GREEN LANTERNS #41 works to get the "Superhuman Trafficking" arc moving properly, as the Lanterns go to the most criminal planet in the galaxy. Tim Seely moves away from the humor and cliché storylines of the previous issue to weave a story of Lanterns out of their element.
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Down In A Hellhole

GREEN LANTERNS #41 continues the “Superhuman Trafficking” arc with a strong second chapter. The cliché kidnapping investigation and dating humor move aside for a unique space journey and another piece of the greater puzzle.

Straight to Hell

The issue begins with Baz and Cruz flying to an alien world in their spacecraft. Baz reminisces about the superheroine Night Pilot who they’re trying to find. Cruz keeps trying to hide the results of her dating profile from Baz. These small nods to the last issue are nice, but the focus shifts when Baz checks on Scrapps, their alien prisoner. Scrapps is quite unhappy about being dragged along and makes her disdain known.

GREEN LANTERNS #41 page 4. Image courtesy of DC Entertainment.

This scene shows how well writer Tim Seely is in sync with his creative team (Barnaby Bagenda, Mick Gray, and Tom Derenick). It establishes Scrapps’ toughness while allowing Baz to both have some fun and still be intimidating. The art and script work perfectly together, and it’s a great sign of things to come.

Baz reminds Scrapps that if she doesn’t help the Lanterns, she’ll be turned over to the authorities. They reach their destination — the planet Garnet. Garnet suffers from so much crime; it’s become part of the planet’s economy. Lantern Jack T. Chance kept things in line, but the planet was so unstable the Guardians could never replace him when he died. The residents don’t even call the planet Garnet — to them it’s Hellhole.

Seely creates a great conflict for the Lanterns to explore. Previously they’ve always been on planets that respected Green Lanterns. Now they’re on one where the ring means nothing, with a system in place they can’t fix. It grabs the reader, who wonders just how these two Lanterns will adapt to this new situation.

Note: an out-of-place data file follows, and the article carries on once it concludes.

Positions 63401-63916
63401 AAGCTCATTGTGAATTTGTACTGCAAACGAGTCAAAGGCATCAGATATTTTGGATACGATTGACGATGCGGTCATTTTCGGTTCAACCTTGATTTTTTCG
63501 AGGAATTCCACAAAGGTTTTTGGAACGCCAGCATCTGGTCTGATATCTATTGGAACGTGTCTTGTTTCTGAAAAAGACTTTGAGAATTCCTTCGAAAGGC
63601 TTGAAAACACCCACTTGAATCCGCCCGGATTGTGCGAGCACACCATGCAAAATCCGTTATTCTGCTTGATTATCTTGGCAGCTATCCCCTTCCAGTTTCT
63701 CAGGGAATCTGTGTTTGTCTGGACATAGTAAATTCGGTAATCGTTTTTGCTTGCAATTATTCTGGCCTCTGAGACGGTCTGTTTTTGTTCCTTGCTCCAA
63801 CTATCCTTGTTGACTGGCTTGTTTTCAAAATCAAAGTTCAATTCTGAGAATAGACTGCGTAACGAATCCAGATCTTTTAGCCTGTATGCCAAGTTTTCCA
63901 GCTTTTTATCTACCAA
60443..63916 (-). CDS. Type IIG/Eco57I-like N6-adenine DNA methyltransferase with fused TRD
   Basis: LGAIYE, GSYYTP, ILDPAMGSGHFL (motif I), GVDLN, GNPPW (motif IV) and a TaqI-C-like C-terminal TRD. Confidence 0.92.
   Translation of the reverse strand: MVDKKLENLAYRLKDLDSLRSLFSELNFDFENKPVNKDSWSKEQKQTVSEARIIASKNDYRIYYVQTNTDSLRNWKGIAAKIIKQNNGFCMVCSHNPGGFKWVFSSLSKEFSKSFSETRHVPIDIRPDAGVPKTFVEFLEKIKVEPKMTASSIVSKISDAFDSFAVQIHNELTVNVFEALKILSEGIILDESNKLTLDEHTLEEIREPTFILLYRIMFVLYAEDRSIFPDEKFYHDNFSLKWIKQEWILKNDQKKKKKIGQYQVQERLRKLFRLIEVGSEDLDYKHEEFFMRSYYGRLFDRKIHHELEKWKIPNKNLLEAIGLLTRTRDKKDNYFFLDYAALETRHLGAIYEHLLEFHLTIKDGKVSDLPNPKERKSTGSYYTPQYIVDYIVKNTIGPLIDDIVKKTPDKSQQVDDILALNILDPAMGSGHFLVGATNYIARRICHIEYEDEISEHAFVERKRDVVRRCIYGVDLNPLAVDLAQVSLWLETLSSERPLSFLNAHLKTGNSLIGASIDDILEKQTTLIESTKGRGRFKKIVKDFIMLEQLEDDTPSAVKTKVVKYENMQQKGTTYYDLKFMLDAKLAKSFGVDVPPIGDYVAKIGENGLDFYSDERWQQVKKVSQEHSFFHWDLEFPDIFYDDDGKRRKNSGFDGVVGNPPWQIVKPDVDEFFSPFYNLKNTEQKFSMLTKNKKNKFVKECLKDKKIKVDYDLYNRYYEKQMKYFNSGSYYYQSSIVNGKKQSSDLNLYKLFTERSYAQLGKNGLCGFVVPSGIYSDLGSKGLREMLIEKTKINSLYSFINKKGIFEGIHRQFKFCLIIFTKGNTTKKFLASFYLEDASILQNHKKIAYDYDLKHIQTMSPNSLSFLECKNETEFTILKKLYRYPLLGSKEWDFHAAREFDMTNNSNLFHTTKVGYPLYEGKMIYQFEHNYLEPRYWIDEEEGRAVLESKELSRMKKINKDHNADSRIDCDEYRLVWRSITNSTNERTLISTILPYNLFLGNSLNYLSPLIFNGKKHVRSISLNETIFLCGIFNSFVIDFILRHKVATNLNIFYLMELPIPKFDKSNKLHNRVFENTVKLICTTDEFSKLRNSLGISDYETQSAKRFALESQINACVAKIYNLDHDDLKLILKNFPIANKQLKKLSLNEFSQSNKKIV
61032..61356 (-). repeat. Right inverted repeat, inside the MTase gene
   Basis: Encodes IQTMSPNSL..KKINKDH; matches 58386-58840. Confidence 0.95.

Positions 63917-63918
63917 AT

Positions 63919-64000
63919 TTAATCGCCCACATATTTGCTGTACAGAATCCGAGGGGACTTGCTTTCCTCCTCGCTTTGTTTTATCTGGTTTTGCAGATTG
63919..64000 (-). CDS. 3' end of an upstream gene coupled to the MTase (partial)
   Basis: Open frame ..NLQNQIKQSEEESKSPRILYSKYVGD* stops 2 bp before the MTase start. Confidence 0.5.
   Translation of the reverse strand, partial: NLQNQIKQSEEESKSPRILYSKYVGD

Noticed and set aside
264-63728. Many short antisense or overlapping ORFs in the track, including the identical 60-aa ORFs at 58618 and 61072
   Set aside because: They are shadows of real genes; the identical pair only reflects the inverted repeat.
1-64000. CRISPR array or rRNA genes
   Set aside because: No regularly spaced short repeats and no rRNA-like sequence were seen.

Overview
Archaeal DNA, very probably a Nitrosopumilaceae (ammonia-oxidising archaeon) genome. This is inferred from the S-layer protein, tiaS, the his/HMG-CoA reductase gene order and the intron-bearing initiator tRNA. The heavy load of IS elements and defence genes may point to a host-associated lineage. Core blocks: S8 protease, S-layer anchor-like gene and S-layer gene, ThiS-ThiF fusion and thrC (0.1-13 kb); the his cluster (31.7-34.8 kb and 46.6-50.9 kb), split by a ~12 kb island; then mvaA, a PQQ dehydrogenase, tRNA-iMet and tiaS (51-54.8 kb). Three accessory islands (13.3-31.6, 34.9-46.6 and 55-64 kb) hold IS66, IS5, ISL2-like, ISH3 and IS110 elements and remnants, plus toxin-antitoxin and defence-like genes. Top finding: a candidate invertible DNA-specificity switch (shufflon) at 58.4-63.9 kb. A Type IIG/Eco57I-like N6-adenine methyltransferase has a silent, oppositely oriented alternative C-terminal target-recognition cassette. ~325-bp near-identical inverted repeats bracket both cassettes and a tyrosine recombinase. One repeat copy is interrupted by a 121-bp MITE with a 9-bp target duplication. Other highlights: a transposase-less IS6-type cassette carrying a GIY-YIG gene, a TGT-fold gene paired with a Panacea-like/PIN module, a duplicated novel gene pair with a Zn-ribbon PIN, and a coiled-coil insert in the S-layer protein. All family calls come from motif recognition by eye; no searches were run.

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Blending In

The answer to that question emerges quickly, as the Lanterns land on Garnet. The artistic team does a great job with the look of this world. The initial shot looks like a combination of Mos Eisley and a broken down New Orleans. The smaller details of the people on the street embody just how dangerous and violent a world this is. The readers know what they’re in for almost immediately.

GREEN LANTERNS #41 page 6. Image courtesy of DC Entertainment.

The Lanterns find a solution to moving through Garnet. Their rings create impressive disguises of off-planet criminals since Scrapps says reputation is all that matters on Garnet. They also run into the Order of the Steed, a religious group that seems to constitute beggars. The story moves to a bar so the Lanterns can start infiltrating a criminal scheme. However, that fails too, thanks to an off-world app (which strains credibility just a tad), forcing the Lanterns to toss their disguises.

The resulting chase scene again shows off the skill of both writer and artists. The scene is tightly written, with the added bonus of civilians that just want to slow the Lanterns down. The artwork stays just as tight, with each frame feeling like an essential piece of the story. It also manages some fun visuals in the form of a holo-ad out of BLADE RUNNER. Eventually, the Lanterns catch their culprits though, and we take a brief moment to see the kidnapped heroes again.

This part of the issue alternates between good and bad storytelling. On the one hand, a slow reveal of the kidnappers keeps the reader interested. On the other, it feels like an add-on and doesn’t reveal all that much. Hopefully, other issues will improve this, as this issue improved the main story overall.

Final Thoughts On GREEN LANTERNS #41

In conclusion, GREEN LANTERNS #41 works as a strong next chapter in the bigger story. The problems of the last issue are removed, and we get to see our heroes in a dangerous new environment. The art and story remain perfectly in sync, allowing for a great reading experience. The overall story continues its slow build and, despite some problems with that approach, this book continues its strong run.

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